BERLIN – Germany’s elections are over. The winners and losers are clear, and the political landscape has changed profoundly. The real drama, however, occurred not among the country’s main parties but on the boundaries of the political spectrum.
Chancellor Angela Merkel is celebrating a landslide victory, with her Christian Democratic Union (CDU) having fallen just short of an outright parliamentary majority. But the scale of her triumph is mainly due to the collapse of her liberal coalition partner, the Free Democratic Party (FDP), which for the first time in the German Federal Republic’s history will not be represented in the Bundestag.
The liberals have always formed a key part of German postwar democracy; now they are gone. Responsibility for that lies, first and foremost, with the FDP. No governing party can afford such woefully incompetent ministers and leadership; Merkel had merely to stand back and watch the liberals’ public suicide over the last four years.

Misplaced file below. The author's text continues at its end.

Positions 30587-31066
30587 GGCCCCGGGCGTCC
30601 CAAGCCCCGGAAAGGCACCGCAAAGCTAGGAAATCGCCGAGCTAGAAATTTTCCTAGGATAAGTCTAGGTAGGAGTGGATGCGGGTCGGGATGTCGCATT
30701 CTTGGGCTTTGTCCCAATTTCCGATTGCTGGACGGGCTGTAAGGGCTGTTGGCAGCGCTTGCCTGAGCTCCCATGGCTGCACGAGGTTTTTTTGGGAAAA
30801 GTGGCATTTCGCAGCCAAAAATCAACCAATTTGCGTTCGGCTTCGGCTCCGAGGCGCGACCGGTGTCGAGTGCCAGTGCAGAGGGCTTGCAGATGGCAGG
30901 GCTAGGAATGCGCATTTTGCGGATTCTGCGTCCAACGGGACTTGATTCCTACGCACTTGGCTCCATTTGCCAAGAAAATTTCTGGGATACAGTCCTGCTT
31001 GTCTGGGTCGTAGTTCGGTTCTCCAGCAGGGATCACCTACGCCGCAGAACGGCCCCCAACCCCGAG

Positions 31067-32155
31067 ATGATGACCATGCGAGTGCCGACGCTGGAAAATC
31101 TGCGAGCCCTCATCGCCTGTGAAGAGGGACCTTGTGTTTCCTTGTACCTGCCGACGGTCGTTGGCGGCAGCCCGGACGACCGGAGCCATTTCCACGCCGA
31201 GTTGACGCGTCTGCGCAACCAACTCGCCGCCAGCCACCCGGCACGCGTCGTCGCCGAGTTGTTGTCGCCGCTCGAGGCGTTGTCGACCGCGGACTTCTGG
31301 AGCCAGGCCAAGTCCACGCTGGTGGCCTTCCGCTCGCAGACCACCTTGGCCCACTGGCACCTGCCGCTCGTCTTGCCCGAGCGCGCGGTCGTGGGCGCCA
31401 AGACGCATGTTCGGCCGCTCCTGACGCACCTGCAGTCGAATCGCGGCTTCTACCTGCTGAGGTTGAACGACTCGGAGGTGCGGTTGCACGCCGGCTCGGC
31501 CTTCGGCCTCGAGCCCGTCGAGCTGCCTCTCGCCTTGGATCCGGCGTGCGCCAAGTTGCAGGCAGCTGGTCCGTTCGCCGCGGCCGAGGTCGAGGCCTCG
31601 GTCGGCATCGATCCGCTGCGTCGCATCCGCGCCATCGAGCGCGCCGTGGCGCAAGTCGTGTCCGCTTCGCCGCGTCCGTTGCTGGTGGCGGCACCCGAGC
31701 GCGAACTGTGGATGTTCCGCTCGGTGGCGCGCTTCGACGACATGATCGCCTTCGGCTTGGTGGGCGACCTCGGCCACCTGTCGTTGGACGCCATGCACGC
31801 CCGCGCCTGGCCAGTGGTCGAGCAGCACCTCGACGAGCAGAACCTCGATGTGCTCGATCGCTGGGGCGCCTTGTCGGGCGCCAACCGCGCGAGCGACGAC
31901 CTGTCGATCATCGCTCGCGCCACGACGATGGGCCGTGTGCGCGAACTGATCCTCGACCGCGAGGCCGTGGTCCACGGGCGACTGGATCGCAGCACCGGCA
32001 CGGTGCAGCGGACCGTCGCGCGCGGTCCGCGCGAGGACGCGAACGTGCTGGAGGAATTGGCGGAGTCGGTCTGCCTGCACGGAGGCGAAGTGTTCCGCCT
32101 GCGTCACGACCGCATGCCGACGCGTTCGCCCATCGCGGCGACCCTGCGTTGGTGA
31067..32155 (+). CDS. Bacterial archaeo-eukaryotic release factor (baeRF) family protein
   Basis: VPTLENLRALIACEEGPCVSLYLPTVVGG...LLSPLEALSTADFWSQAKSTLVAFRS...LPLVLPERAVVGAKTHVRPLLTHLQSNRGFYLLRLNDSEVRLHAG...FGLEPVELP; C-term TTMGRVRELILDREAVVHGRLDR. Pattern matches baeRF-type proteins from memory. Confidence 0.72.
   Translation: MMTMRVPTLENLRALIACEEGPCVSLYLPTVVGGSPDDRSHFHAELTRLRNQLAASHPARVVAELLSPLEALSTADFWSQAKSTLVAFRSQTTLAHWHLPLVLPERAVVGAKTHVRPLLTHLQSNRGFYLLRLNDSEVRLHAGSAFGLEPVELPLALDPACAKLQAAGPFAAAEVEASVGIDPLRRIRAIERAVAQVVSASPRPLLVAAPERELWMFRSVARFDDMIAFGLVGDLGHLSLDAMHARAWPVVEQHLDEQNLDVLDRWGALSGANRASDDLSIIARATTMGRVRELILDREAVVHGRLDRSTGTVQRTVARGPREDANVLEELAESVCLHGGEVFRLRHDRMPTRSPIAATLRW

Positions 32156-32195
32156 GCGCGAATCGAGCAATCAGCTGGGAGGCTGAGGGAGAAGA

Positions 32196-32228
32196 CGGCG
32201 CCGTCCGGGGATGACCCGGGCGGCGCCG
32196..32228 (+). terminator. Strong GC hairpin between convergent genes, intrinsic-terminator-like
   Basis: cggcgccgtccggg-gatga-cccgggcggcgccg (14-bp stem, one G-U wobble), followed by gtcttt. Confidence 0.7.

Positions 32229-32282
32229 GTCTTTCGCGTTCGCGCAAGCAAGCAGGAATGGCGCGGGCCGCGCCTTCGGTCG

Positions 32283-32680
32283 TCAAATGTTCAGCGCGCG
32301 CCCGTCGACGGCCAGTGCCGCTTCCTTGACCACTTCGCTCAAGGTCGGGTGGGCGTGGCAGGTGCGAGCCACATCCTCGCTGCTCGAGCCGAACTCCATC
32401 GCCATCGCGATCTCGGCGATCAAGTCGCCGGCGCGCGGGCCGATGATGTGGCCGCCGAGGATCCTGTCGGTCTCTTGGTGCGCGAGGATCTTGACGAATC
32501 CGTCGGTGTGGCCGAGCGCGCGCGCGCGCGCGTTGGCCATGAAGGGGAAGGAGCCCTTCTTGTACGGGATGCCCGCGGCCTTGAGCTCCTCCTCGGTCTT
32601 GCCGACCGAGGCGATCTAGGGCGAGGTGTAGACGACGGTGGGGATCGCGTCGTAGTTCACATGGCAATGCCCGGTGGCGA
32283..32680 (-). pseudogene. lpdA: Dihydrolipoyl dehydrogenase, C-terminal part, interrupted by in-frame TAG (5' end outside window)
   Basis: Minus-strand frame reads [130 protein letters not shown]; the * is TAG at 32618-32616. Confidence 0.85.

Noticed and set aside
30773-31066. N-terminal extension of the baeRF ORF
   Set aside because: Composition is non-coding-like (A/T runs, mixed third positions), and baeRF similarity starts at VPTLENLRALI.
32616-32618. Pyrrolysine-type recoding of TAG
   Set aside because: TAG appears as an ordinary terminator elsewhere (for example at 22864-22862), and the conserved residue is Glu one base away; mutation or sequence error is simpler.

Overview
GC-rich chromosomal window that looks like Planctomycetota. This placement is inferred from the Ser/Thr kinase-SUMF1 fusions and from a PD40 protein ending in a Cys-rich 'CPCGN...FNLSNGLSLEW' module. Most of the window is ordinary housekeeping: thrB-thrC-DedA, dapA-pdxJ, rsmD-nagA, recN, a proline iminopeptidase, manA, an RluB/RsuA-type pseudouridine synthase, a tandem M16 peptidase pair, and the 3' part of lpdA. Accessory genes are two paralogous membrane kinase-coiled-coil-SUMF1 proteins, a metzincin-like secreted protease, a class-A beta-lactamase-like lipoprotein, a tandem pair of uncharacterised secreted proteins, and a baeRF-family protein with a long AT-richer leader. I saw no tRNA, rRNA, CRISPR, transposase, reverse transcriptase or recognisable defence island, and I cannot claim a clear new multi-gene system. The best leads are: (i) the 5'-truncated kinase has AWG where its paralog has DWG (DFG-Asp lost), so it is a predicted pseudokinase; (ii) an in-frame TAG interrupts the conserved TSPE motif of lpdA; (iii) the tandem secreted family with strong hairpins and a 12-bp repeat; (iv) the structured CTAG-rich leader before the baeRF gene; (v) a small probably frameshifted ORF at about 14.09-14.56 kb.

The opposition parties, too, paid the price for their failure to come to grips with reality. The economy is humming, unemployment is low, and most Germans are better off than ever before. But, rather than focusing on the government’s weaknesses – energy, Europe, education, and family policy – they bet their political fortunes on social justice. Merkel’s Panglossian campaign was much more in tune with the sentiment of the German electorate than the opposing parties’ tristesse about working-class distress, which was rightly seen as a ploy for raising taxes.